On the heels of two high-profile celebrity suicides, Heather Locklear was reportedly taken to the hospital over the weekend after threatening to kill herself.
According to TMZ, law enforcement sources said a family member called 911 on Sunday afternoon to report that they were concerned for the Melrose Place star. Apparently, she was having a rough day and her parents went over to her home. She became violent with them, choking her mother and hitting her father, so her mother called 911.
Ventura County Fire and Sheriff's departments responded to the call and the caller on the dispatch audio said Locklear, 56, was acting erratically and threatening to find a gun to shoot herself. She was then taken to the hospital for a psych evaluation.
This incident comes just four months after she was arrested on suspicion of felony domestic battery and three counts of battery on a police officer. During the arrest, she allegedly threatened to shoot officers if they ever returned to her home, which prompted a search of her home.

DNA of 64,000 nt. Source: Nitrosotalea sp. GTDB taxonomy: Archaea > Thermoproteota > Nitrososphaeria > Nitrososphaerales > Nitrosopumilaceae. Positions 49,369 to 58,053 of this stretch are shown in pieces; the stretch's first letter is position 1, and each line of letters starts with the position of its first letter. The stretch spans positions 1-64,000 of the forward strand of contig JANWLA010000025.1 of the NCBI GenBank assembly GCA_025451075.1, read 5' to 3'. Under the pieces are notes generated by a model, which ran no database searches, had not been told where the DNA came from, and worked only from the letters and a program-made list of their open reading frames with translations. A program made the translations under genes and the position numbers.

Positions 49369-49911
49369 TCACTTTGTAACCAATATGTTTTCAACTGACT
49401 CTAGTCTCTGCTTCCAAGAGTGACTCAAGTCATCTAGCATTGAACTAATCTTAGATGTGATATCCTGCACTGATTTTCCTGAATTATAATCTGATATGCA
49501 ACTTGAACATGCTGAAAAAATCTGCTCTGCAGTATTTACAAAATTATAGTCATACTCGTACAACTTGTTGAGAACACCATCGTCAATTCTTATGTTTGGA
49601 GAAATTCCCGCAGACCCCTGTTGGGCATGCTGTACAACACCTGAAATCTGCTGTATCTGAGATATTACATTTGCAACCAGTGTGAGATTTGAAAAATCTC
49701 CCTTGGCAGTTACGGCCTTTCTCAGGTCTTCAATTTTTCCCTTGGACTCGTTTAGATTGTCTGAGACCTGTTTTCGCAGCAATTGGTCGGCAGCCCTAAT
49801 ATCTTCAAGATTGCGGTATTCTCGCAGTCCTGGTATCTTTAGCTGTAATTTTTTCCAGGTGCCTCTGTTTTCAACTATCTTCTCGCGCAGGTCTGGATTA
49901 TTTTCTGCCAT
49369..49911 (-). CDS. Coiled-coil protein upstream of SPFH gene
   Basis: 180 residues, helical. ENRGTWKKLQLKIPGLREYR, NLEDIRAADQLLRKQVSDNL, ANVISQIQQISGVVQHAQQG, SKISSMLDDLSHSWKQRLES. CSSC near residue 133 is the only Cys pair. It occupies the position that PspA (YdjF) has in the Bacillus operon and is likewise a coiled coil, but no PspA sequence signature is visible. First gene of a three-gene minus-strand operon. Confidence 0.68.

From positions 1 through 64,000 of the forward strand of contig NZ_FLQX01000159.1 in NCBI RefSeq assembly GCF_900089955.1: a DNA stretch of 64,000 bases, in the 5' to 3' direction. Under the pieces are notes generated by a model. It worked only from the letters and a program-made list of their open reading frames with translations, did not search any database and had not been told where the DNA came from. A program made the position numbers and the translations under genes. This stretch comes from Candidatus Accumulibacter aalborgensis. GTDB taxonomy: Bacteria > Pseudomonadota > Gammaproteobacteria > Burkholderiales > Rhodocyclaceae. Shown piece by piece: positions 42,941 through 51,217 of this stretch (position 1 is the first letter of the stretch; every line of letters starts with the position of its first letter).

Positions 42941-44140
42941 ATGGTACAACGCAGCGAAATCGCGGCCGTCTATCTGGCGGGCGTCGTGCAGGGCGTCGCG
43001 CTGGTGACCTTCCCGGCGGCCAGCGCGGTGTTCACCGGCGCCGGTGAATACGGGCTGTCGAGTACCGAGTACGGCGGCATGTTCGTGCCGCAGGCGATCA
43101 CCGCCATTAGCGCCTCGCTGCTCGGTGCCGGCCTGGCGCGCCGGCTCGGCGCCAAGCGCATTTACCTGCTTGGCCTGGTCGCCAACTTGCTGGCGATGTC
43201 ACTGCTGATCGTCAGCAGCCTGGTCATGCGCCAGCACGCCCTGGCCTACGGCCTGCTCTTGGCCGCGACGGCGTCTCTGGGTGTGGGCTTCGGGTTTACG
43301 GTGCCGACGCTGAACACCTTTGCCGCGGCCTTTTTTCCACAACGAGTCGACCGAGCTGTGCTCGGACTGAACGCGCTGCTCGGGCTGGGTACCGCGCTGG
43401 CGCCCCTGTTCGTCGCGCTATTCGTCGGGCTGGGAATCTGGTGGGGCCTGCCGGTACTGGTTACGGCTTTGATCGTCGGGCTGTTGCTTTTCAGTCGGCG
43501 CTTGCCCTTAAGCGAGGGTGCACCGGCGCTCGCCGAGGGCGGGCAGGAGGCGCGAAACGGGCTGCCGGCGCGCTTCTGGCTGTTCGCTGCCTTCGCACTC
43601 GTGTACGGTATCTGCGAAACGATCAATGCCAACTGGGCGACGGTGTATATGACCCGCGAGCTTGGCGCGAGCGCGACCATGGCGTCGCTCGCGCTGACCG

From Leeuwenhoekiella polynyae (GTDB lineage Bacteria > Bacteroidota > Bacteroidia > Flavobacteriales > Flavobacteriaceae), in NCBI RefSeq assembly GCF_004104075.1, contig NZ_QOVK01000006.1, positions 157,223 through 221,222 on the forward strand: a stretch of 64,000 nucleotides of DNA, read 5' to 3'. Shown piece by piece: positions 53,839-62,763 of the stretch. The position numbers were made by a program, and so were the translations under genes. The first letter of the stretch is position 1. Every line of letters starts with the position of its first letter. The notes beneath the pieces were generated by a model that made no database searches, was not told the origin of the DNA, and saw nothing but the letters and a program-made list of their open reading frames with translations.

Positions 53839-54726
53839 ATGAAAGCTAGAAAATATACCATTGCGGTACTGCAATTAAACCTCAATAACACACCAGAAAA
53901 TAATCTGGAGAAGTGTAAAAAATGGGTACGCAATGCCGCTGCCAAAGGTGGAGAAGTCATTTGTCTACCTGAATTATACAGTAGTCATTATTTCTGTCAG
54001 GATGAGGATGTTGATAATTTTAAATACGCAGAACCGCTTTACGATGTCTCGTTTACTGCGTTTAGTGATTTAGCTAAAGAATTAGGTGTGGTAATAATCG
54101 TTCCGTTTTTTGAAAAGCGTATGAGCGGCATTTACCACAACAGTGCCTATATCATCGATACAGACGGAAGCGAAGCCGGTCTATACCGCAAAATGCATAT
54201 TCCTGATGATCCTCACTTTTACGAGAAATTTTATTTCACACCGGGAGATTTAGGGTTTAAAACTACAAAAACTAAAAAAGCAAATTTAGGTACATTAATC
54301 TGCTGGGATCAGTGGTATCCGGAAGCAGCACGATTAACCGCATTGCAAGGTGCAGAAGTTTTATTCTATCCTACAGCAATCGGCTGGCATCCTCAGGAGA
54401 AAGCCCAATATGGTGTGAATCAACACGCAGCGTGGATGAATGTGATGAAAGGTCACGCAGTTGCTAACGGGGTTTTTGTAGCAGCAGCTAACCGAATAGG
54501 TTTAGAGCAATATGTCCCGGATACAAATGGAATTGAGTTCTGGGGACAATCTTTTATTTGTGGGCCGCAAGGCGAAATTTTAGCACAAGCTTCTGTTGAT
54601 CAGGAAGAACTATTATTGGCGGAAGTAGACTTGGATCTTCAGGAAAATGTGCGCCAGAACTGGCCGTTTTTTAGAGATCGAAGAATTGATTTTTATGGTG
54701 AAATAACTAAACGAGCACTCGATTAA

Shortly after her arrest, Locklear checked herself into a treatment facility to help battle her addiction. At the time, her longtime associate told People, "She wanted to feel better and get to the bottom of what was troubling her." This was not her first stint in rehab, but we commend her for seeking help. That's not an easy thing to do.
Locklear has had a successful 30-year Hollywood career, starring in hit TV shows like Dynasty, Melrose Place, and Spin City, but her personal life has been riddled with depression, anxiety, and substance abuse. The actress has had many ups and downs and has been in and out of treatment for years. This just goes to show that nobody, not even a high-profile Hollywood star, is immune to mental health issues. And the battle is a long, arduous one. We hope that Locklear is getting the help she needs.
If you or someone you know is considering suicide, please do not be afraid to reach out for help. Talk to a friend, a family member, a counselor, a psychiatrist. Or contact the National Suicide Prevention Lifeline at 1-800-273-TALK (8255).